It Costs Almost Two Cents To Mint A Penny, And The US Spends $168M On $93M In Currency
One thing economics and quantum physics have in common is that when you boil their incredibly complicated systems and rationales down into simple, plain English, they have a way of seeming completely nonsensical. For a good example of this principle, just take a look at the modest penny – a coin that almost no one in the general public has any use for, and that according to publicly available figures costs almost twice its own value as currency per penny to make.
That means that for every newly minted penny, the United States Mint spends almost two cents on the raw materials and the manufacturing processes that went into making it. That may not seem like too big a deal, but when you consider that the U.S. Mint churns out 4 billion pennies every year, it begins to seem like an area where we could potentially cut some costs without sacrificing too much. And it's not just pennies that aren't throwing their weight around, because all in all the United States is said to spend $168 million on manufacturing and circulating $93 million in currency.
The U.S. Mint itself has stated that according to their own findings, "there are no alternative metal compositions that reduce the manufacturing unit cost of the penny below its face value." A law against melting down coins had to be passed in order to prevent the potentially profitable activity from becoming widespread and laying waste to the country's coin-based economy, but there is a sizeable contingent that believes in ditching the penny altogether.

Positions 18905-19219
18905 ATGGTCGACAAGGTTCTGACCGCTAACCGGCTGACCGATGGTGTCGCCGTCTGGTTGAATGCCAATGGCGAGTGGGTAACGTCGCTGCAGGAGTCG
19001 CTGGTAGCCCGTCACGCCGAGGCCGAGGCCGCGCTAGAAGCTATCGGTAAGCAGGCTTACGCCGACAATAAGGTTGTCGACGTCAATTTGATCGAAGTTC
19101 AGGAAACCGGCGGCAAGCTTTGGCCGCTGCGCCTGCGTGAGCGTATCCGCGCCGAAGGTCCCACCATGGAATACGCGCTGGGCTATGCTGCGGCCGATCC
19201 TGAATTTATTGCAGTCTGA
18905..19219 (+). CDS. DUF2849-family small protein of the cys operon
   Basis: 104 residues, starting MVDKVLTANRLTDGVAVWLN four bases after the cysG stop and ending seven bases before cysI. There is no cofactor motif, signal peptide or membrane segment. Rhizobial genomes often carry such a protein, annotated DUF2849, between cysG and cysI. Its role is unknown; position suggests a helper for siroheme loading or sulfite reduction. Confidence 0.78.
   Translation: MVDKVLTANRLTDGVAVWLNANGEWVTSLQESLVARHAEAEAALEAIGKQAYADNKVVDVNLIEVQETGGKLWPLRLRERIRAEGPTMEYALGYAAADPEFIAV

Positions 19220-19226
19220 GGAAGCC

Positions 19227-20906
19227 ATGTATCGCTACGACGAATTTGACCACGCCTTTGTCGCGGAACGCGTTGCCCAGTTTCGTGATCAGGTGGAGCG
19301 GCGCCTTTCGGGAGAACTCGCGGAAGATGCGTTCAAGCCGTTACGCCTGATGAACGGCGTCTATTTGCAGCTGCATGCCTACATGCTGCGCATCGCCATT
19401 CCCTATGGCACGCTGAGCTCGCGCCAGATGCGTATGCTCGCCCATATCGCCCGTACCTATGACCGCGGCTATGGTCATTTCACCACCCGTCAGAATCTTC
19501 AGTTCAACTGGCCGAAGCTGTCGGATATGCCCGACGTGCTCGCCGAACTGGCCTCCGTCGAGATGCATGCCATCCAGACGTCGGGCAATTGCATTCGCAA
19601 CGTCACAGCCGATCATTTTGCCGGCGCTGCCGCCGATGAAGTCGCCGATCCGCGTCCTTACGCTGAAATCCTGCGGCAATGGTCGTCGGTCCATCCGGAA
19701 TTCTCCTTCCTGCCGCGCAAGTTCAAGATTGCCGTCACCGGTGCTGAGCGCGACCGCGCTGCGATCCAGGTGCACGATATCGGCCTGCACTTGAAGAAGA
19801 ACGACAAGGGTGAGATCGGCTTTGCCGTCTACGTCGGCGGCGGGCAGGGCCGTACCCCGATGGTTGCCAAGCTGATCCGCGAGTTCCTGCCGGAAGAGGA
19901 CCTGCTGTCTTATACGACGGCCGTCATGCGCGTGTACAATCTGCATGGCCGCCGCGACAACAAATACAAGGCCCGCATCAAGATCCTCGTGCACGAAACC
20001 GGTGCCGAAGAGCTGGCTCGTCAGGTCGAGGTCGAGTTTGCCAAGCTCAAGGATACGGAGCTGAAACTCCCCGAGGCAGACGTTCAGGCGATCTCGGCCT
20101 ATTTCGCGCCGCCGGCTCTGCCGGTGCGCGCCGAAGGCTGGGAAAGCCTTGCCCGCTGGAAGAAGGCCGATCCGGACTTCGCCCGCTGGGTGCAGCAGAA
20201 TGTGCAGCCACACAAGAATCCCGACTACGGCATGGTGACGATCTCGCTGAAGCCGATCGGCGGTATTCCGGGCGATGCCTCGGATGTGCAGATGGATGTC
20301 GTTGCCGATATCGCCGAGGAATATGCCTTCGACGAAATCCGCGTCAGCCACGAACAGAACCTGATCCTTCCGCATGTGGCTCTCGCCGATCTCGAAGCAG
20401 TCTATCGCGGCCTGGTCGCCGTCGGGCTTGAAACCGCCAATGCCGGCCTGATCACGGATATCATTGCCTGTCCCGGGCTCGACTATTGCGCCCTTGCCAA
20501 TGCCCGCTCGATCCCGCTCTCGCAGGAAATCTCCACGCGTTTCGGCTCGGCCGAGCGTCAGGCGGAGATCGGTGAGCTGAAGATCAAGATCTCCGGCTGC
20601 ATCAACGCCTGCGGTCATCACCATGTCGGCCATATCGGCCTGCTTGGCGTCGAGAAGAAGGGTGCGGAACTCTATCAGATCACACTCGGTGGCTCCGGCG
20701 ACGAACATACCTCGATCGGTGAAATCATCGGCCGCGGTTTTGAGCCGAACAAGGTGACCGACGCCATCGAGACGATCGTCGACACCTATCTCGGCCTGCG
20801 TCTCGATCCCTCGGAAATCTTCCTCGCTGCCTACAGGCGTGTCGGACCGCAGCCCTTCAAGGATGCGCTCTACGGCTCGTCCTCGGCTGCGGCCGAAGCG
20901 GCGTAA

They have a lot of facts on their side, but the opposing side has something arguably more powerful: Tradition and sentimentality. Pennies might be annoying pocket space suckers now, but if they disappeared you might find yourself missing those small, expensive tributes to one of the greatest men to ever hold the office of President of the United States. But critics wonder if plastering his profile on an essentially worthless coin really a fitting tribute to Abraham Lincoln's legacy.
Those same critics also point to nations New Zealand, Canada, and Sweden, where equivalents to the United States penny were phased out with none of the negative effects penny proponents have claimed (like decreased contributions to charity and surges in prices). One thing should all be able to agree on, though, is that we should try to appreciate the penny a little more while it's still here. After all, in the U.S. we're all paying almost two cents for each one.